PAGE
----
When it comes to local emission-free transport its hard to beat a child’s pedal car. But if you’re looking to give your kid’s ride a little more grunt while still maintaining some green cred then Audi
’s Auto Union Type C e-tron
study should fit the bill. The prototype vehicle, which will be on show at the 62nd International Toy Fair in Nuremberg, is based on the UKP10,000 (approx. US$15,900) limited-edition pedal car model sold through Audi dealers, but adds an electric motor that can propel the vehicle to speeds of up to 18.64 mph (30 km/h).
The large roof areas of factories and production plants are an obvious choice for the installation of solar cells and Audi has just announced it will install additional photovoltaic modules on a 7,500 square meter (80,729 sq. ft.) area of the roof of its main plant in Ingolstadt, Germany. The expanded solar capacity will be used to charge the batteries of Audi’s e-tron
models using new electric car charging stations and will also be used to provide green electricity to the plants’ production facilities.
As electric cars take to the streets, the people at Audi have been confronted with what they see as a new problem to solve: their cars are too quiet. Acoustic technicians have been enlisted to find the new sound of Audi, and it won't be a roaring V8 or hissing turbo – the inspiration might just come from the sci-fi world.
We took a shine to the Audi e-tron Quattro
when it appeared in Frankfurt last year followed by a smaller version
in Detroit. Why? Because it's simply stunning to look at... and has specs to match. The latest iteration was unveiled at the 2010 Paris Auto Show this morning – the e-tron Spyder concept. This open-top, plug-in-hybrid two-seater combines a 221-kW (300-hp) twin-turbo V6 TDI at the rear axle and two electric motors at the front to deliver a limited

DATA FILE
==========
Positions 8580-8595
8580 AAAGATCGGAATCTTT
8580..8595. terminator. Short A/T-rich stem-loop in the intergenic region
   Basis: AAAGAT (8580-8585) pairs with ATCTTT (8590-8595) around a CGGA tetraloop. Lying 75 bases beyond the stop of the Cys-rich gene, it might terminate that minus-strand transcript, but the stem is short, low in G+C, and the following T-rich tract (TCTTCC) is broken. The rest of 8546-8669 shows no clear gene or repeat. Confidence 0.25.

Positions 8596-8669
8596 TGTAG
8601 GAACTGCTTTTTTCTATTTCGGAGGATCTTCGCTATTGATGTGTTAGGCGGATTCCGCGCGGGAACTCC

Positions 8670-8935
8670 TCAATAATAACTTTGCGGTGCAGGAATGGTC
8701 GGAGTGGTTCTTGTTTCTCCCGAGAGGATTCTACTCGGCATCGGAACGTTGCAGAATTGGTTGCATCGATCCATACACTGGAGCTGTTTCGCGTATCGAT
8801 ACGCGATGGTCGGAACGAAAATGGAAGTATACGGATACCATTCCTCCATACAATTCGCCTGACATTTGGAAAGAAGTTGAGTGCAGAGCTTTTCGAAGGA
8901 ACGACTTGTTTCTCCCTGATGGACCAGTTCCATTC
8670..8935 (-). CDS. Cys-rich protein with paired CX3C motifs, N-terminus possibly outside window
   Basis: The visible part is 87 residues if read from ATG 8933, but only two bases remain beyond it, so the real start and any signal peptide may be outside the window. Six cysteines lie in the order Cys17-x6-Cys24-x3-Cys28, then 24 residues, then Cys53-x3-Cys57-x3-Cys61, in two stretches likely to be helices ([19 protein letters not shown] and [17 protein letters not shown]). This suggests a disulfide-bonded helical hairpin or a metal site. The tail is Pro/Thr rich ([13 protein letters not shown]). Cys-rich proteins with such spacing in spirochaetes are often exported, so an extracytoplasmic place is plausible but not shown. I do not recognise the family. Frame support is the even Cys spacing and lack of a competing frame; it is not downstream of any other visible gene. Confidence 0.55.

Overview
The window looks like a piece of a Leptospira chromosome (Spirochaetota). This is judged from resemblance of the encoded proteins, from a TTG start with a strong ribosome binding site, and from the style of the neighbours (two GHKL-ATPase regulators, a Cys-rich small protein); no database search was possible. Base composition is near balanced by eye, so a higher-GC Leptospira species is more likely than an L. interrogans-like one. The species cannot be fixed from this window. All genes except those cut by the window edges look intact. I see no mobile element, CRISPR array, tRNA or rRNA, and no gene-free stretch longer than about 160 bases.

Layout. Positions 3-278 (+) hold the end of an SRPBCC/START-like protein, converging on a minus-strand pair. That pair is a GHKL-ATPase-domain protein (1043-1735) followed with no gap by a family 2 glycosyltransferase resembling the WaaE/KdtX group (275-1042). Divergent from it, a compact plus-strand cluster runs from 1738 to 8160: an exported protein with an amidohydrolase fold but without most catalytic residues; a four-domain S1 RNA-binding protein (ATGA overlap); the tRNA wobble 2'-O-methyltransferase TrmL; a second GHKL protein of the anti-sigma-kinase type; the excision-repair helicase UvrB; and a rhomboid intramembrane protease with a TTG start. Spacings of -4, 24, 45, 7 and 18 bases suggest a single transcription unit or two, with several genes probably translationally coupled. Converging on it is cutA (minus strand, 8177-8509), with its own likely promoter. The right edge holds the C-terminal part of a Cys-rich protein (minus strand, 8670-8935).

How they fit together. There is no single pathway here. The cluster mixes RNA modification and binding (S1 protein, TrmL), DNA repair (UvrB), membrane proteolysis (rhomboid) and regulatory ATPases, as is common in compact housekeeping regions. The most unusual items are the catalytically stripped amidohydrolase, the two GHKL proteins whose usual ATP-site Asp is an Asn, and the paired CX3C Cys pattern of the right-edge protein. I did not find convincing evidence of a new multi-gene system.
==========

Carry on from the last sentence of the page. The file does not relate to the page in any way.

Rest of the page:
top speed of 250 km/h (155.34 mph), reaching 100 km/h (62.14 mph) from a standing start in just 4.4 seconds.
Following on from its wow factor appeal at the Frankfurt motor show last September
, the next model e-tron from Audi is aptly called the Detroit show Audi e-tron, and has been unveiled here in ... err, Detroit. Now you’d think it would logically be the same uncompromising purist all-electric sports car from Frankfurt but everything is much more compact with a much shorter wheelbase and gross weight has been cut to 1,350 kg. Two electric motors with a combined output of 150 kW (204 hp) and 2,650 Nm (1954.54 lb-ft) accelerate the coupe with ASF-design aluminum body from 0 to 100 km/h in just 5.9 seconds. Most importantly, the Detroit Audi e-tron has “torque vectoring which enables it to distribute its high torque between the wheels entirely as required for unprecedented levels of active precision and traction. Audi claims the e-tron drives like a go-kart – agile, good on bends and neutral right up to its very high handling limits.
One of the highlights of IAA 2009 was undoubtedly Audi’s electric Quattro, and the development ecosystem the company is establishing. Dubbed the e-tron, it has four motors producing in total a 230 kW (313 hp) and a stunning 4,500 Nm (3,319.03 lb-ft) of torque, enabling it to accelerates from 0 to 100 km/h (0 – 62.14 mph) in 4.8 seconds, and from 60 to 120 km/h (37.28 – 74.56 mph) in 4.1 seconds. The car’s lithium-ion battery is stored directly behind the passenger cabin for an optimal center of gravity, and holds 42.4 kilowatt hours, enabling a range of 250 km.